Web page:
renewable project guidance revised

31 March 2010-- A requirement that new renewable energy projects needed to have begun construction to qualify for cash grants in lieu of tax credits is being revised by the Department of Treasury. The department now says that off-site work, developers hired under contract and certain costs accrued can all be considered to help a project qualify before the December 31, 2010 in-service deadline.

The revision allows certain costs incurred by a manufacturer or contractor to be taken into account, but the property must be manufactured or built for the applicant by another person under a written contract. In addition, the contract must be entered into before the property is manufactured or constructed.

The revised guidance also says that off-site work may be taken into consideration to demonstrate that physical work of a significant nature has begun, such as manufacturing parts of a wind turbine off site to be assembled on site. It also says that if a manufacturer produces components for multiple facilities, then reasonable methods must be used to associate individual components with particular facilities.

If a property uses both self-constructed components and components constructed by someone other than a contracted developer, the costs of both are combined to help reach the 5 percent threshold.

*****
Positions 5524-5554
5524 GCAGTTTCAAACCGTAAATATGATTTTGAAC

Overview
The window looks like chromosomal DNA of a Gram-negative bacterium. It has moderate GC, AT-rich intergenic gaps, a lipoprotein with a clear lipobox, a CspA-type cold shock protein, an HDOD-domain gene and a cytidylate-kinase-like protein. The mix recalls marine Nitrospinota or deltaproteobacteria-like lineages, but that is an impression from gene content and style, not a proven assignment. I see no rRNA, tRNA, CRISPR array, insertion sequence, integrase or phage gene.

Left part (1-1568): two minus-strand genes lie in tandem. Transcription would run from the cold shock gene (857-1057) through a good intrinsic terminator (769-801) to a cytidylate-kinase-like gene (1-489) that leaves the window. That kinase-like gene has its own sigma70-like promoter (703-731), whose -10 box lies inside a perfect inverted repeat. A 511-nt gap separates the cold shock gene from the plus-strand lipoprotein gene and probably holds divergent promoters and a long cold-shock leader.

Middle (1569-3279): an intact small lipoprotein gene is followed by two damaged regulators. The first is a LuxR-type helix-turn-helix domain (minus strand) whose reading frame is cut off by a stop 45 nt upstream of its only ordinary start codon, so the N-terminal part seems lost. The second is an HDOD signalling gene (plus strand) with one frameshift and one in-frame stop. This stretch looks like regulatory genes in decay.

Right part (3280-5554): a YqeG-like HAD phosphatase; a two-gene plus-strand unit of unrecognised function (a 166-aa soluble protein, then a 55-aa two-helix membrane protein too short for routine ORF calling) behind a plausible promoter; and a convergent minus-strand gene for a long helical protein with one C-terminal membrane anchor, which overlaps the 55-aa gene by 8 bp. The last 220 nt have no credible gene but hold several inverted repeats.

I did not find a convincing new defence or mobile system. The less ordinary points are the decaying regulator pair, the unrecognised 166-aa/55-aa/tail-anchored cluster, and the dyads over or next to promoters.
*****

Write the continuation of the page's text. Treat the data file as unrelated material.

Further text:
The current guidance says that if a project qualifies for a Treasury grant, it must be placed in service in 2009 or 2010. There is also a stipulation that if construction on the project begins in 2009 or 2010, it must be complete by 2012 for wind projects, 2013 for biomass, geothermal and other resources, and 2016 for solar.

The current guidance says construction on a project begins when "physical work of a significant nature begins," but it also says an applicant can treat construction as beginning when the applicant pays or incurs more than 5 percent of the total cost of the property. However, economic performance requirements must be met for a cost to be treated as paid or incurred, but an applicant on the accumulation method of accounting would not have incurred a cost until the property was provided to the applicant.

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